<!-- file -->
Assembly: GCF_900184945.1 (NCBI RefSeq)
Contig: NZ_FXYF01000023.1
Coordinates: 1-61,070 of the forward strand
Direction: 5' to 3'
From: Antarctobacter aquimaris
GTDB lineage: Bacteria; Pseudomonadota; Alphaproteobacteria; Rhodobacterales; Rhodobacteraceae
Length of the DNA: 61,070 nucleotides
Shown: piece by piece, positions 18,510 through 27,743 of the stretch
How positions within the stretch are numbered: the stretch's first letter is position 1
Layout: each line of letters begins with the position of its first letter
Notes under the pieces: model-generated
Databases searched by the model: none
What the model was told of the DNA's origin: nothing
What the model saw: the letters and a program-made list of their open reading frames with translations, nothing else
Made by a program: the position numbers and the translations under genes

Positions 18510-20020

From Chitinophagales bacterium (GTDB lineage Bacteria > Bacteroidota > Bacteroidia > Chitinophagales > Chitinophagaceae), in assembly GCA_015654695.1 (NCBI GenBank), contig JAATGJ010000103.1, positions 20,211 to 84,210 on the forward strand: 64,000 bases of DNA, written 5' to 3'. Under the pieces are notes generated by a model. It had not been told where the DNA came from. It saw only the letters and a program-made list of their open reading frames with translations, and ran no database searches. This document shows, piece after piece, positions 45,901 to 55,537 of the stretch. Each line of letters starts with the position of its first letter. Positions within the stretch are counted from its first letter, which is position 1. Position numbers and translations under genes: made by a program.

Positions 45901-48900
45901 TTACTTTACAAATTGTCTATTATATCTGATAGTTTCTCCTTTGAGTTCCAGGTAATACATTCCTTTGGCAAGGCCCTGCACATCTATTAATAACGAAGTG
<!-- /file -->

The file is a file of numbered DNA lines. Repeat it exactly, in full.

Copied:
Assembly: GCF_900184945.1 (NCBI RefSeq)
Contig: NZ_FXYF01000023.1
Coordinates: 1-61,070 of the forward strand
Direction: 5' to 3'
From: Antarctobacter aquimaris
GTDB lineage: Bacteria; Pseudomonadota; Alphaproteobacteria; Rhodobacterales; Rhodobacteraceae
Length of the DNA: 61,070 nucleotides
Shown: piece by piece, positions 18,510 through 27,743 of the stretch
How positions within the stretch are numbered: the stretch's first letter is position 1
Layout: each line of letters begins with the position of its first letter
Notes under the pieces: model-generated
Databases searched by the model: none
What the model was told of the DNA's origin: nothing
What the model saw: the letters and a program-made list of their open reading frames with translations, nothing else
Made by a program: the position numbers and the translations under genes

Positions 18510-20020

From Chitinophagales bacterium (GTDB lineage Bacteria > Bacteroidota > Bacteroidia > Chitinophagales > Chitinophagaceae), in assembly GCA_015654695.1 (NCBI GenBank), contig JAATGJ010000103.1, positions 20,211 to 84,210 on the forward strand: 64,000 bases of DNA, written 5' to 3'. Under the pieces are notes generated by a model. It had not been told where the DNA came from. It saw only the letters and a program-made list of their open reading frames with translations, and ran no database searches. This document shows, piece after piece, positions 45,901 to 55,537 of the stretch. Each line of letters starts with the position of its first letter. Positions within the stretch are counted from its first letter, which is position 1. Position numbers and translations under genes: made by a program.

Positions 45901-48900
45901 TTACTTTACAAATTGTCTATTATATCTGATAGTTTCTCCTTTGAGTTCCAGGTAATACATTCCTTTGGCAAGGCCCTGCACATCTATTAATAACGAAGTG